That Comforting Voice …

Tuesday of the Second Week of Advent
December 6, 2022

Today’s Readings:

https://bible.usccb.org/bible/readings/120622.cfm

Today, in God’s Lavish Mercy, we once again hear that powerful passage from Isaiah, “Comfort Ye, My People”.

In these words from ancient Isaiah, also suggest echos of the Baptist’s voice, yet to be born, but fashioned from the same hope:

A voice cries out:
In the desert prepare the way of the LORD!
Make straight in the wasteland a highway for our God!
Every valley shall be filled in,
every mountain and hill shall be made low;
The rugged land shall be made a plain,
the rough country, a broad valley.
Then the glory of the LORD shall be revealed,
and all people shall see it together;
for the mouth of the LORD has spoken.

Isaiah 40:1-2

Our Gospel gives us the gentle parable of the Good Shepherd who finds and comforts the lost sheep. This Divine Shepherd rejoices in the chance to seek out the hurt sheep and to comfort them, just as God rejoices in comforting and healing us.

And finding the sheep, amen, I say to you, the shepherd rejoices more over it
than over the ninety-nine that did not stray.
In just the same way, it is not the will of your heavenly Father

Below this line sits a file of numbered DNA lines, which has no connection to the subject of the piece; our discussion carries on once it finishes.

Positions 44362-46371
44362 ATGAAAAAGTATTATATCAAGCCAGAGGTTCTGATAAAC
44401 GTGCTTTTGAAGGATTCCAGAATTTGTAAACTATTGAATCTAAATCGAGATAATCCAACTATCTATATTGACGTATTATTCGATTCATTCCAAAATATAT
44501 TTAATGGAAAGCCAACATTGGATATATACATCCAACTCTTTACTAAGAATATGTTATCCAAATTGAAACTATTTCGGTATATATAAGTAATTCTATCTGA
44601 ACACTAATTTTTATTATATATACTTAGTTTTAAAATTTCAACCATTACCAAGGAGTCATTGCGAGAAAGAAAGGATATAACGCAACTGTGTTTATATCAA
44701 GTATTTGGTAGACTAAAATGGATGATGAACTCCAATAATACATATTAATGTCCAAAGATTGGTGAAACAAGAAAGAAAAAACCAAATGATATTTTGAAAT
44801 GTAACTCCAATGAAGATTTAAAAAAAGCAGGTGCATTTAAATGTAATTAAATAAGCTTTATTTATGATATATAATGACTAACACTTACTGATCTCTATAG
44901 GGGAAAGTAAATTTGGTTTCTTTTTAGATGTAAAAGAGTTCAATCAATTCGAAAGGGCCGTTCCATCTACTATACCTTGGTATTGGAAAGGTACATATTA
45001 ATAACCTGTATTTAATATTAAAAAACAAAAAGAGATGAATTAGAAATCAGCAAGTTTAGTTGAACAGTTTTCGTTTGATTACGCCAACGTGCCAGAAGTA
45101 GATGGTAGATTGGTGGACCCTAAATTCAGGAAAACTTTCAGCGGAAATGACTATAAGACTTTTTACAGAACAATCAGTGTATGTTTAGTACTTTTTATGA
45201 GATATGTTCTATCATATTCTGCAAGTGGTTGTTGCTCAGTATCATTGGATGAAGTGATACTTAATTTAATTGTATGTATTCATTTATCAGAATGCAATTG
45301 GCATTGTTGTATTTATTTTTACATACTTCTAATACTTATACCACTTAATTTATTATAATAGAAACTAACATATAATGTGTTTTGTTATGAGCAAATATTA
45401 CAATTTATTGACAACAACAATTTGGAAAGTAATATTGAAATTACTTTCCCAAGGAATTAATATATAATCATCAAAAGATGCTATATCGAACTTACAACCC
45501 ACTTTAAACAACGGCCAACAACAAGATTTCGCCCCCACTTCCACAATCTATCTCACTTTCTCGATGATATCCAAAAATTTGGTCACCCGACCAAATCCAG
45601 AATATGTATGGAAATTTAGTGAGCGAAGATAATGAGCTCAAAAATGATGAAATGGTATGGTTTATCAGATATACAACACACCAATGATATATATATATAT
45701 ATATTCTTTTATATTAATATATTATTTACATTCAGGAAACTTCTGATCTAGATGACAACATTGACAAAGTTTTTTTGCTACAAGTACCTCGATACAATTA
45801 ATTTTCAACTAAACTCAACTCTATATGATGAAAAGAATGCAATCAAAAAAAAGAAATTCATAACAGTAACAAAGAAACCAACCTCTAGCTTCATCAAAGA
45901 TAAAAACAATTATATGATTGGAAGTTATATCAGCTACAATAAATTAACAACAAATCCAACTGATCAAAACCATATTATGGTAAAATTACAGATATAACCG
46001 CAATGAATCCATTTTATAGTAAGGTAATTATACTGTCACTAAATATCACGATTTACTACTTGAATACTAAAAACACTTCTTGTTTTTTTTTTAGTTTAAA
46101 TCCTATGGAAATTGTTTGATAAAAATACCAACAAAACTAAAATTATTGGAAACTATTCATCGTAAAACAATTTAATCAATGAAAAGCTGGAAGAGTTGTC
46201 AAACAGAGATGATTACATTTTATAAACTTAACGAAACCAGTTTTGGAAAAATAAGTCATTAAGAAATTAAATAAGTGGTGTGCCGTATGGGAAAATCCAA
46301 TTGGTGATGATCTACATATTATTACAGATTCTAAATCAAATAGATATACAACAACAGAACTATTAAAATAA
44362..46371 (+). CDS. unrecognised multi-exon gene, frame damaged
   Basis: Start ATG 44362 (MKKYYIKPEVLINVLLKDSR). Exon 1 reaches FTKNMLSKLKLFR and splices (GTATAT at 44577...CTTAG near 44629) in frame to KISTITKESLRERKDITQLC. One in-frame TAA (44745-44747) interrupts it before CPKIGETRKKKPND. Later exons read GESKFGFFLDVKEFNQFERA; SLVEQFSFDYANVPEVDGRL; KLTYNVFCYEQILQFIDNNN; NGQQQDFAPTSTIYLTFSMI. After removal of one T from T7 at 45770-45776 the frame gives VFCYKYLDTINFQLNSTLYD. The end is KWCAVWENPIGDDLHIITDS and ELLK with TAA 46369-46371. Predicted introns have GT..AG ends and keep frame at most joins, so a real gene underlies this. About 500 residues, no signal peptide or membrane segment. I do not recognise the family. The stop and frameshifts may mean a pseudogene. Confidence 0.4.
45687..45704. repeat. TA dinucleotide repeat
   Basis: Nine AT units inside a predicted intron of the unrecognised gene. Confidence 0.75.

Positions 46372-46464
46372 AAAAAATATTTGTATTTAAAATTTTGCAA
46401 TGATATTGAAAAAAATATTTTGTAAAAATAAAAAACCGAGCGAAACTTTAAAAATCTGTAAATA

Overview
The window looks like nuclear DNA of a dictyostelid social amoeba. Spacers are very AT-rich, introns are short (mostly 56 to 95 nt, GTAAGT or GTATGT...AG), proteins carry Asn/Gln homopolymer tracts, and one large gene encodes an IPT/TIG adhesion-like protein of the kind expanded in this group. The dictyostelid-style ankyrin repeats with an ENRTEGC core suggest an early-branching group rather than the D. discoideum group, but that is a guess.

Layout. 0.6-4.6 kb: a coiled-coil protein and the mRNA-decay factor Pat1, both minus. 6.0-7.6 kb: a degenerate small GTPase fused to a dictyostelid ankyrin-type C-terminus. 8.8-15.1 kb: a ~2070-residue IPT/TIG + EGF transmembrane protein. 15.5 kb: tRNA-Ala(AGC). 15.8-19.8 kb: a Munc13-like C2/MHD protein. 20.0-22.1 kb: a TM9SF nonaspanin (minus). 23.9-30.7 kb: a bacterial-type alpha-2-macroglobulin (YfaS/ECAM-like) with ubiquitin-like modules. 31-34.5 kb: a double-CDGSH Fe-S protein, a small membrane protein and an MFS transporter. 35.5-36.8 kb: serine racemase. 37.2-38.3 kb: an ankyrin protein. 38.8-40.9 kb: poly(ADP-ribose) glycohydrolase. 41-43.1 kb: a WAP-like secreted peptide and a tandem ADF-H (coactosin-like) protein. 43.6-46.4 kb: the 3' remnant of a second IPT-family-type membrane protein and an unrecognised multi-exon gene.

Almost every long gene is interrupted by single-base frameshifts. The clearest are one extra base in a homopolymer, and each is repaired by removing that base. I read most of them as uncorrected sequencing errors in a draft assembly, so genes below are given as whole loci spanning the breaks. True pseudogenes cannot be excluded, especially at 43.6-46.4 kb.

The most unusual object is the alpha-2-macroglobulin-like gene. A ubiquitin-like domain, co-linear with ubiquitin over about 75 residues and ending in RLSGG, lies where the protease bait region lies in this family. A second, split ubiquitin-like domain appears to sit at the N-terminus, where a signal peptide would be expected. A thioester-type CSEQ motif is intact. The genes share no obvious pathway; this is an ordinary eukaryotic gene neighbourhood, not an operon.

that one of these little ones be lost.”


As we listen to today’s magnificent music, let us slowly name in our prayer those who most need God’s comfort – the “little ones” – not so much in stature – but in hope, freedom, justice, and the blessings of this world. 

We may pray for ourselves, for someone we love, for those we know by name, or for those dear to God though nameless to us – all who suffer throughout the world.


Poetry: Shepherd – William Blake

How sweet is the Shepherd's sweet lot,
From the morn to the evening he strays:
He shall follow his sheep all the day
And his tongue shall be filled with praise.

For he hears the lambs innocent call,
And he hears the ewes tender reply,
He is watchful while they are in peace,
For they know when their Shepherd is nigh

Music: Comfort Ye from Handel’s Messiah, sung by Jerry Hadley

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